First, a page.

A Brief History
On April 16, 1910, Boston Arena opened for the first time, an indoor ice hockey arena that is still in operation, the oldest such building still operating. We use this occasion in sports history to list 8 of the really old and great sports stadiums, arenas, venues, or whatever you want to call them, but only those that still exist. All but the last are still in use. As always, feel free to tell us of places we “should have” listed or if any we listed do not deserve mention.
Boston Arena, 1910.
Although the name was changed to Matthews Arena in 1982, the venerable venue remains the oldest still in use hockey arena in the world as well as the oldest multi-use indoor sports arena in continuous use in the world. Back when the National Hockey League (NHL) had only 6 teams, the Boston Bruins played at the Boston Arena from 1924 to 1928. In fact, the World Hockey Association (WHA) New England Whalers (who are now the NHL’s Carolina Hurricanes) also played there in the 1972-1973 season. The arena is also used for basketball and has been the secondary home site of the Boston Celtics of the National Basketball Association (NBA) from 1946 to 1955. The arena is owned and operated by Northeastern University of Boston, Massachusetts, and that college plays their hockey and basketball games there. The arena is also available to local high school athletic programs as well. Too small for professional sports by modern standards, the arena holds only about 5000 spectators.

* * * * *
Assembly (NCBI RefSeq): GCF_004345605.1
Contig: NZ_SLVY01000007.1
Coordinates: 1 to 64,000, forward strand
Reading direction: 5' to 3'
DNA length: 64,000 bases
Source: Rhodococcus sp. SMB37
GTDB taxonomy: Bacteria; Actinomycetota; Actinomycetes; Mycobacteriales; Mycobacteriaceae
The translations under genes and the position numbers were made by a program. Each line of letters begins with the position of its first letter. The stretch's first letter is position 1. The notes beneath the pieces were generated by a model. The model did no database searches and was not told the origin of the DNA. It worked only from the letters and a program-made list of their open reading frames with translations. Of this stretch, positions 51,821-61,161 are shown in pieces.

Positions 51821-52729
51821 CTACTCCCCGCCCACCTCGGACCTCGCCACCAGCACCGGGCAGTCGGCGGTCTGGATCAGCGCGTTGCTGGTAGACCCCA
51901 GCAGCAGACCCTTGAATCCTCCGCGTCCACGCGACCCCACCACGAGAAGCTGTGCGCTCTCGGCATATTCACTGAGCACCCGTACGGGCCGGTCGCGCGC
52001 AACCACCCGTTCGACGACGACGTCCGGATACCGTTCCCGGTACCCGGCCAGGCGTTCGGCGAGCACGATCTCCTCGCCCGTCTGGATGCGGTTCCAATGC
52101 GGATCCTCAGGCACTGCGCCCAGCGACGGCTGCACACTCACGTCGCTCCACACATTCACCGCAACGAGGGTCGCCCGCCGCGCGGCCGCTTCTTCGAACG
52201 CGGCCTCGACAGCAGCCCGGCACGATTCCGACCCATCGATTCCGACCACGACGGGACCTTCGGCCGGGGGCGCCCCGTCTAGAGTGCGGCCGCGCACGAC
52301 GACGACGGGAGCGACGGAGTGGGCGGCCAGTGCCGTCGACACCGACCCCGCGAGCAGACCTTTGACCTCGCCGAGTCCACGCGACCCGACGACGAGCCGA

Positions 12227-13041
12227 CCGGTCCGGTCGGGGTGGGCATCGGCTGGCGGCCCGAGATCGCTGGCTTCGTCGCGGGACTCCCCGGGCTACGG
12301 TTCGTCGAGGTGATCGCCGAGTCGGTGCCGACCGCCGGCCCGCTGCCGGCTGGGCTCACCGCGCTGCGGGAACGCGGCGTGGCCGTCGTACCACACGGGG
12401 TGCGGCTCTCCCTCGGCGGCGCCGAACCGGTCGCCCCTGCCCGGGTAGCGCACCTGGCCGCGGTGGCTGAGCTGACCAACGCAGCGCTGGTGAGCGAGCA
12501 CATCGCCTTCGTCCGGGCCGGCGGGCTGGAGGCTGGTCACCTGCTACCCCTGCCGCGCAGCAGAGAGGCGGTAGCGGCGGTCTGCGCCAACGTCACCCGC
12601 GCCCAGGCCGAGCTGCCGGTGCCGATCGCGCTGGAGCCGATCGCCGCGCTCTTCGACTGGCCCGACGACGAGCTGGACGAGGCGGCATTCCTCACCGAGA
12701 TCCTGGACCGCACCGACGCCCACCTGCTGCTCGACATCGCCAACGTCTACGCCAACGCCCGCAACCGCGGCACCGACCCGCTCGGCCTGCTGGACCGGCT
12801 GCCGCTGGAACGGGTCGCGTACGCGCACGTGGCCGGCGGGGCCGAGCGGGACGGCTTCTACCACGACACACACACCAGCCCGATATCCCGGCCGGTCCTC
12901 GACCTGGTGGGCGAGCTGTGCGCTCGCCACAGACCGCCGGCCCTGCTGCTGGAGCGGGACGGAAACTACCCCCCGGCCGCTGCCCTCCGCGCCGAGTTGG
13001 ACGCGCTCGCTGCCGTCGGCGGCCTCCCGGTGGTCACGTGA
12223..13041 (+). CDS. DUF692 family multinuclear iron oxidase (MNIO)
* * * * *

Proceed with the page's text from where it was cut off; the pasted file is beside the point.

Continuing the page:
Fenway Park, 1912.
The oldest of all the major league baseball parks, Fenway is the home of the Boston Red Sox. The stadium got a makeover in 1934, 1946, 2002-2011, and again in 2017. Fenway Park holds fewer than 38,000 fans, putting it among the smallest of the major league ball parks. Famous for its odd shape resulting in the short but high left field wall known as “The Green Monster,” Fenway has also hosted games by the Boston Patriots (now the New England Patriots) of the NFL from 1963 to 1968, and also the Boston Yanks of the NFL (1944-1948). Did you know there was another Boston NFL franchise, the Boston Redskins? They played at Fenway Park from 1933 to 1936. In fact, a couple of other professional football teams (of the AFL) also played at Fenway, the Boston Shamrocks (1936-1937) and the Boston Bulldogs (1926). In 2013 the all time record of continuous sell out games by the Red Sox ended at 794 consecutive sell outs!